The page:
Armed With ASRS Technology, HCL Logistics Creates A Winning Logistics Strategy

Armed With ASRS Technology, HCL Logistics Creates A Winning Logistics Strategy

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21 Shuttle XP Vertical Lift Modules increase efficiencies and scale up to meet its customers' needs.



 Application: Order Fulfillment and Distribution

Equipment: 21 Shuttle XP Vertical Lift Modules with Power Pick Global inventory management software

Summary: World-class logistics provider uses a holistic approach to warehouse automation to increase efficiencies and scale up to meet its customers' needs.

Since inception more than eight years ago, HCL Logistics has been providing warehousing, transportation, and just-in-time delivery to defense contractors. Handling about 26,000 SKUs including everything from tiny washers to 20-foot-long steel sheets to complete engines, they supply key components their customers use to manufacture land-based military vehicles used by Canadian and allied forces around the world.

Like many growing companies, HCL Logistics reached a point where the existing warehouse could no longer sustain their growth. "We had one major customer in the defense industry we service, and we had recently won a larger contract," says Tim Van Holst, president. "We were using conventional racking systems in our warehouse, and knew that new equipment like narrow-aisle racking and vertical lift modules would help us get to the 'next level' with our customers."

Positioning for Victory
Rather than simply laying new pieces of equipment or software on top of the problem, the company went in search of a strategic, end-to-end material handling solution. Intent on improving flexibility, efficiency, and accuracy in the 500,000 square feet of warehouse space, they considered material handling automation.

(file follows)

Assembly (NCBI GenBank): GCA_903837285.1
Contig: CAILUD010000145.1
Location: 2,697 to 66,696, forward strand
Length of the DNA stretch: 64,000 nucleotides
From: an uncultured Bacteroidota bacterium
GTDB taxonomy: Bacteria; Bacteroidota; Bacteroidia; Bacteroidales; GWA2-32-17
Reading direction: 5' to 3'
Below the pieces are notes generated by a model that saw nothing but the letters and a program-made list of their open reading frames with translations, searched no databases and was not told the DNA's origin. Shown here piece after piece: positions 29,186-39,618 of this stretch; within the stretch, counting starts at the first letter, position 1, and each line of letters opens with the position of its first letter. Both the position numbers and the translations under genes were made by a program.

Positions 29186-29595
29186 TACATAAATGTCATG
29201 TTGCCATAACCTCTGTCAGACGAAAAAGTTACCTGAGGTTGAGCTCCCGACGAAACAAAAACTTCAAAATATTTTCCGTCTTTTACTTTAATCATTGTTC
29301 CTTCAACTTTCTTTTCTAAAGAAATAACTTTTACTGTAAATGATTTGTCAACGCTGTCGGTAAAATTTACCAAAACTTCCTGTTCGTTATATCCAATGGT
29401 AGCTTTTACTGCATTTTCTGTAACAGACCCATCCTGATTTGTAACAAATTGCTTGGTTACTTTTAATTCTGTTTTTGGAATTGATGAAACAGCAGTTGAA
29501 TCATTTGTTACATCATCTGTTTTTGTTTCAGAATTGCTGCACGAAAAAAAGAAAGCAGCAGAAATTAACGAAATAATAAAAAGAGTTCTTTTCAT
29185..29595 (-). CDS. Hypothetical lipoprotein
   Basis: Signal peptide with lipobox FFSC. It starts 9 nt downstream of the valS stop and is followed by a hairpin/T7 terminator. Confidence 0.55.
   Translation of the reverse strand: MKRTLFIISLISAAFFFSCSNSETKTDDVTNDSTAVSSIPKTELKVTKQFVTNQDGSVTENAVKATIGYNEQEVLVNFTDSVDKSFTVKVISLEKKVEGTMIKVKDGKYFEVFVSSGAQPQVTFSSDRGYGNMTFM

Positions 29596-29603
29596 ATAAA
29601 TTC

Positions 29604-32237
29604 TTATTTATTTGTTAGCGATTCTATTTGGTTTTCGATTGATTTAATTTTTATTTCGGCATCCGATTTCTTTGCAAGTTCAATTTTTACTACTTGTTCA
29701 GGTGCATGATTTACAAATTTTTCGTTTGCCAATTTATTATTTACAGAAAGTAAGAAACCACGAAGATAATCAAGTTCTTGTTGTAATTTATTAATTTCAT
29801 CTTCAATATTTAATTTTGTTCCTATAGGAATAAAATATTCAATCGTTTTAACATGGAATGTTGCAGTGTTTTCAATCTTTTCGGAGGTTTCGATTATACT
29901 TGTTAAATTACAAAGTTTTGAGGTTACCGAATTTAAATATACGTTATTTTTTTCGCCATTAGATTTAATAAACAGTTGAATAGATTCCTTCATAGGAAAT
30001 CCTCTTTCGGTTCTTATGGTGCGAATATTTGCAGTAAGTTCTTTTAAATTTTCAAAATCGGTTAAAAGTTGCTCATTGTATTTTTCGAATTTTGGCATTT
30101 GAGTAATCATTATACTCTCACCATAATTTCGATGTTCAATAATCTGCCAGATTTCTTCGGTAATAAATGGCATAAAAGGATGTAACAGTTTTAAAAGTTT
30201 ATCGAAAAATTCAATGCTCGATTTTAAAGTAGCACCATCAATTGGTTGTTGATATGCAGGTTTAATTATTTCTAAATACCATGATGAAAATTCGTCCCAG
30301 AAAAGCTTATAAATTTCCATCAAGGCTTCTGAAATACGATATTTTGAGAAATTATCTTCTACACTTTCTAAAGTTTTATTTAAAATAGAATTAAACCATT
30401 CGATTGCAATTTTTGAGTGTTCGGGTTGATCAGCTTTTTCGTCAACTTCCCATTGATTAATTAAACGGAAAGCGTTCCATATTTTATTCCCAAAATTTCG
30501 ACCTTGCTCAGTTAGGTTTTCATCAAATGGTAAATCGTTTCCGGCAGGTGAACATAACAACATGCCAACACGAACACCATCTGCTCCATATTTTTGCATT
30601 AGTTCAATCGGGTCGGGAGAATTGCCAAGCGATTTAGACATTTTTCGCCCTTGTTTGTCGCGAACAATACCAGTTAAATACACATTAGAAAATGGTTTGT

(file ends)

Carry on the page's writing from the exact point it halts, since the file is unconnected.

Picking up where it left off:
Van Holst says the initiative was driven by the need for better picking efficiency and improved material and people flow on the warehouse floor. "With the way the warehouse was laid out, we were moving large products (i.e., vehicle engines) long distances for staging and shipping," says Van Holst. They also wanted to reduce the number of forklifts on the warehouse floor, improve picking accuracy, maximize current warehouse space and create a more streamlined process.

Piecing Together The Right Solution
The warehouse transformation didn't happen overnight. After installing narrow aisle racking, HCL Logistics test piloted the two Kardex Remstar Vertical Lift Modules (VLMs) to manage the kitting portion of a specific customer's contract. "Once the two units were installed, we used a 'wait and see' strategy to see how they would work for us," says Van Holst, who began to notice positive results soon after installation. Automating a manual picking environment, for example, has made employees 10 times more efficient and data entry control nearly perfect.

"Based on the efficiencies and the space savings we gained, we grew the system from two units to 21 VLMs," says Van Holst. Combined with narrow-aisle racking and a high-density pallet system the setup also cut HCL Logistics' required warehouse space down by about 100,000 square feet. In one section of the facility, for example, the company saved about 30,000 square feet simply by installing the VLMs that now take up just 1,000 square feet of space.